One of the main events of Shrove Tuesday at Olney in Buckinghamshire is the pancake race. This race is said to have been first run there in 1445, and to have continued intermittently ever since, with occasional lapses and revivals. One such lapse occurred, for obvious reason, during the Second World War, but in 1948 the custom was restarted and has not since suffered interruption.
The competitors are housewives who must be inhabitants of Olney, or the nearby Warrington. The rules also require them to wear aprons and to cover their heads with a hat or scarf. The course to be run is from the village square to the parish church, about four hundred and fifteen yards. A bell rings twice before the race, once to warn the women to make their pancakes, and again to bid them assemble in the square, each one carrying a frying-pan with the cooked cake in it. Finally, the Pancake Bell is rung to start them running. The pancakes have to be tossed three times during the race, and some, inevitably,
land in the road, but this does not disqualify the runner, who is allowed to pick it up and toss it again. At the church door, the Vicar waits to greet the breathless woman, and to award the winner and the runner-up a prayer-book as prize. With him stands the verger who has the right to claim a kiss from the winner, and is usually given her pancake as well. Then all the pans are laid round the font in the church, and a short service of blessing is held.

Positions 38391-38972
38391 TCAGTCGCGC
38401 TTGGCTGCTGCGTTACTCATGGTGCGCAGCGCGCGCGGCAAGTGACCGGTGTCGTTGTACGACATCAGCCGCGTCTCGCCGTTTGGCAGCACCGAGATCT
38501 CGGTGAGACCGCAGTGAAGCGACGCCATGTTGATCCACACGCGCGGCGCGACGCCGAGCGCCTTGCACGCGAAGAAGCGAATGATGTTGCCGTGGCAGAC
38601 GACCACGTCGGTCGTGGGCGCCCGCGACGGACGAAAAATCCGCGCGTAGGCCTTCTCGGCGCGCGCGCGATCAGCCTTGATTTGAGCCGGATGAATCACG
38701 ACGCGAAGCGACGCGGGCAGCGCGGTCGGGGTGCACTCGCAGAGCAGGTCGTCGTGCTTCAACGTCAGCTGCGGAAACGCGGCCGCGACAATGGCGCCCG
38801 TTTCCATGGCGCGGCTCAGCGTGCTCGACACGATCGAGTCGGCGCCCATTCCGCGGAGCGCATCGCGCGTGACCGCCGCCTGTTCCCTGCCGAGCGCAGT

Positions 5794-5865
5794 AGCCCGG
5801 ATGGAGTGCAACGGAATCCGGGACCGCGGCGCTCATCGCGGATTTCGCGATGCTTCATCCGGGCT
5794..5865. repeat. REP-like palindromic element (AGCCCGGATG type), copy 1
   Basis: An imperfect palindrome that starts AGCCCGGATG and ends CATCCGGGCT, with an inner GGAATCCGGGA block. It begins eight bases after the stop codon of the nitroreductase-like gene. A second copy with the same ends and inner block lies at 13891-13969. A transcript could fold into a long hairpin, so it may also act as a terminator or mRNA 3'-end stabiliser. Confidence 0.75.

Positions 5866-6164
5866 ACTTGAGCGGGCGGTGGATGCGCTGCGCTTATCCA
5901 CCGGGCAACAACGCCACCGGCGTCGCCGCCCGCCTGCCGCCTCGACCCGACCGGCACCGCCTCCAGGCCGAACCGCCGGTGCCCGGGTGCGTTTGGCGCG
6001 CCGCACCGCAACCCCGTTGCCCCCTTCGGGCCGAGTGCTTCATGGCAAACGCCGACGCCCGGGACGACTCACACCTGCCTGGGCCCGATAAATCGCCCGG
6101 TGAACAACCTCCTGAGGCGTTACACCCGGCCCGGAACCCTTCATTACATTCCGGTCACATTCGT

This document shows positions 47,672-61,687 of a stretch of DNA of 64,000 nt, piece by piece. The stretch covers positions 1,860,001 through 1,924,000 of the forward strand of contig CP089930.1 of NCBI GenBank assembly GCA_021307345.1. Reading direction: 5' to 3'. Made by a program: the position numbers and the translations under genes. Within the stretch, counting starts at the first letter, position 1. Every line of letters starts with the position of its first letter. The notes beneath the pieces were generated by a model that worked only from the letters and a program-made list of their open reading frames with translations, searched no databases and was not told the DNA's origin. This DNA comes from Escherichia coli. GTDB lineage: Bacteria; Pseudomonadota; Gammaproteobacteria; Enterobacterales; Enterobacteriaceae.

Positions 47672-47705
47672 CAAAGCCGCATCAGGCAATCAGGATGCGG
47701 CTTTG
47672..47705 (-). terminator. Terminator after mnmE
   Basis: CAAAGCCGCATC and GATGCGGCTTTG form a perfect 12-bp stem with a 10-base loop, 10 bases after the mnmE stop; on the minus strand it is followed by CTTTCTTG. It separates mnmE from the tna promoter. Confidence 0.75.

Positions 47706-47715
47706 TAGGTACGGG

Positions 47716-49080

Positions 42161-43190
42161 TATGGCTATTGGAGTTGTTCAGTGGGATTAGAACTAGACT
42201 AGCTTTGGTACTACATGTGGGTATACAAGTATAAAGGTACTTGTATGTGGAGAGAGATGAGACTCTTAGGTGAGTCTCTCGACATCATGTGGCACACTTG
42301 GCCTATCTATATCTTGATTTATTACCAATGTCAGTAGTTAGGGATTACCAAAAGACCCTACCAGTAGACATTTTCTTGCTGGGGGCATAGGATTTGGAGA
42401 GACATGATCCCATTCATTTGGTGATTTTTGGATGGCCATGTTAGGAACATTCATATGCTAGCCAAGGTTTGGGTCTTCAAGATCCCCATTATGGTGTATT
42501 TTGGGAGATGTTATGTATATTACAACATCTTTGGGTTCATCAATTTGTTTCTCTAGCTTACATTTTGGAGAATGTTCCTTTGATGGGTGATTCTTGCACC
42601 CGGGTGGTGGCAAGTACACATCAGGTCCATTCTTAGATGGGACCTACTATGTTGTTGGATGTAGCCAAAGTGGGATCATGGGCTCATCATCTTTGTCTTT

The Olney Pancake Race
The Olney pancake race dates back to the Middle Ages. On Shrove Tuesday, every Christian household would find ways to use the perishables before the long forty day fast of the Lenten season. Some celebrated with debauchery and wild parties with rich foods; others made pancakes. And when the shriving bell tolled from the church tower, every parishioner was expected in church to ask forgiveness for their sins. History tells us that one startled housewife lost track of time and began making pancakes for lunch. When she heard the bells, she knew that she was tardy and ran to the church wearing her apron and carrying a pancake filled frying pan. At that moment a tradition was born.
Nobody outside the village took very much notice of it until 1950. Then the inhabitants of Liberal, which is a town in the United States, decided to run a pancake race of their own over a similar distance and challenged Olney to an international speed contest. The housewives of Olney, with hundreds of years of practice behind them, accepted the challenge with some confidence, but their rivals across the Atlantic have proved speedier than was anticipated. We have to confess that of the 17 races since the Americans issued their challenge, Olney has won eight and Liberal nine. The situation is in danger of getting out of hand and, if Olney does not level the score on February 7th, there will have to be some hard thinking about the future. Is it possible, for instance, that the present reward does not offer sufficient incentive? Should there, perhaps, be two kisses for the winner instead of only one?